Nottingham dog owner banned after pet attacked woman
A woman has been banned from owning animals for life after her dog mauled her pregnant friend, tearing off part of her lip and almost killing her.
Laura Holmes, 21, tried to escape the Akita dog by shutting herself in a bathroom.
Tracie Taylor, 49, of Hope Close, The Meadows, Nottingham, admitted allowing her dog to be out of control.
She was told to pay Miss Holmes £1,000 in compensation and was given a 16-week jail sentence suspended for 12 months.
Taylor was also handed a 12-month supervision order at Nottingham Magistrates' Court.
Miss Holmes, who was 29 weeks pregnant at the time, has not been able to bring herself to speak to her friend since the attack.
She said: "When that dog jumped on me I had no time to react. It was so quick. He just didn't want to let me go.
"But while he did this to me, it wasn't his fault."
Doctors said she and her unborn son could both have died.
The dog called Koda, which was nine years old, has been destroyed.
Miss Holmes said: "I couldn't look at myself in the mirror for weeks afterwards.
"When I eventually forced myself I just wanted to crawl into bed and not get up again.
"It's hard going outside because people stare at me and jump to conclusions.
"I'm really conscious about not scaring children."
'Son keeps me going'
Miss Holmes could not give birth naturally because there was too much risk of rupturing her wounds, and she still finds it difficult to leave the house.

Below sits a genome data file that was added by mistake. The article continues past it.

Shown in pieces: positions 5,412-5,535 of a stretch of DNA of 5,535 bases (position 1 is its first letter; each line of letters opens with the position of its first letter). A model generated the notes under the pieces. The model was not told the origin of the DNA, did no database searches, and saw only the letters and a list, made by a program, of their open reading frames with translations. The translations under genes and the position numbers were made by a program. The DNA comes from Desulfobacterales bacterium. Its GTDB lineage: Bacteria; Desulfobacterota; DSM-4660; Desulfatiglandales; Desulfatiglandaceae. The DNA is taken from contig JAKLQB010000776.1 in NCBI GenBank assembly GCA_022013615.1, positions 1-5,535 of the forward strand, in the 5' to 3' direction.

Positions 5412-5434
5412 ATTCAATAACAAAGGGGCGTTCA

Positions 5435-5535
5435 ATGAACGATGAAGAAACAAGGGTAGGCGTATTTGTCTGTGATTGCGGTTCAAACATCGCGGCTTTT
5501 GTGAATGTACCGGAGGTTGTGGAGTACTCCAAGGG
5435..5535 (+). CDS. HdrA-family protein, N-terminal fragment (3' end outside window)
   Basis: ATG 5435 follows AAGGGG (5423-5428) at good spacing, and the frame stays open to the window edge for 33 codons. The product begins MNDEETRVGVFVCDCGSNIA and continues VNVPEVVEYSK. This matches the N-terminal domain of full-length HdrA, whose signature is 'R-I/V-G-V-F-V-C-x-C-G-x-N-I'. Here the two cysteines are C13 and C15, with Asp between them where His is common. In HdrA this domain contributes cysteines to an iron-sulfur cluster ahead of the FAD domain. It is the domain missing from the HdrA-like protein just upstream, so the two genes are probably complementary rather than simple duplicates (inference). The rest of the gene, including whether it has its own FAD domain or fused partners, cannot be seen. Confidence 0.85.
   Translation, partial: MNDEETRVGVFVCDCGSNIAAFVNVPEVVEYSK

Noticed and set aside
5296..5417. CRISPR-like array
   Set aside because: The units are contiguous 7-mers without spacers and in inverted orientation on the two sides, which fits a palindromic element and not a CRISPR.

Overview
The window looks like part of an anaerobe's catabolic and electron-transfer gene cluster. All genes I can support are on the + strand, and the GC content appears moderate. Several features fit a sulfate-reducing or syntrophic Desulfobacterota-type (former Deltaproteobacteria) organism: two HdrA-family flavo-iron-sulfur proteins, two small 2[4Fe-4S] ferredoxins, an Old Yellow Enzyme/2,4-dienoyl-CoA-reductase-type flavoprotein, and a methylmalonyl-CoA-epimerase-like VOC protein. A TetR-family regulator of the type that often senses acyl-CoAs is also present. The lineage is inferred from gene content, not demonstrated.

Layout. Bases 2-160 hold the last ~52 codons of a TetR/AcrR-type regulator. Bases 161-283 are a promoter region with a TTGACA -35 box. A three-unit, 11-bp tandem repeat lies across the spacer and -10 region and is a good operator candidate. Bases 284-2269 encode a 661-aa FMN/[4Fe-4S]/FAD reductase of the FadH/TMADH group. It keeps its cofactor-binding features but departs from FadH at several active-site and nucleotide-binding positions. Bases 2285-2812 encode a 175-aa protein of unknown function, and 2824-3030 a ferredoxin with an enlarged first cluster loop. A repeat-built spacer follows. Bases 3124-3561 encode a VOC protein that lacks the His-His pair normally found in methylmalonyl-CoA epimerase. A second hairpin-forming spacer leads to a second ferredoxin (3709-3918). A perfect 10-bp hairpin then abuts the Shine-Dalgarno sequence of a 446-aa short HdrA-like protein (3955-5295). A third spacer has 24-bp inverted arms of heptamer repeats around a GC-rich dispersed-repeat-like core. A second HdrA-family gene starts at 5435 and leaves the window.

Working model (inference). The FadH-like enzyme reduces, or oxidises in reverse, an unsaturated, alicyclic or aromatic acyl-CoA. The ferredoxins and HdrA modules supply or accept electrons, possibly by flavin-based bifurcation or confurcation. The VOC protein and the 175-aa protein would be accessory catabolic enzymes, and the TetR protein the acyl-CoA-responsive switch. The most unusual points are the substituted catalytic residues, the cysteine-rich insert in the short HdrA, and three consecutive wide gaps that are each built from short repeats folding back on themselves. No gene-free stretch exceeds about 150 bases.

"At 15 weeks old now, Nathaniel keeps me going," said Miss Holmes.
"He's the one who gets me out of the house. I just want to be the best mum I can be to him.
"But I still haven't been able to bring myself to have a photograph taken with Nathaniel.
"These are the sort of things that no amount of punishment by the court can take back."
The dog attacked Miss Holmes at Taylor's home on 14 May, the day after the Dangerous Dogs Act was amended.
Dog owners are now liable for prosecution regardless of where an attack takes place. Previously they could not be prosecuted if the attack happened at their own property.
Dogs Legislation Officer PC Steve Feary said: "I believe this is the first conviction of its kind for Nottinghamshire since the change to the laws. It is one of the first for the country.
"I hope this serves as a reminder that being a pet owner, and particularly a dog owner, brings with it accountability."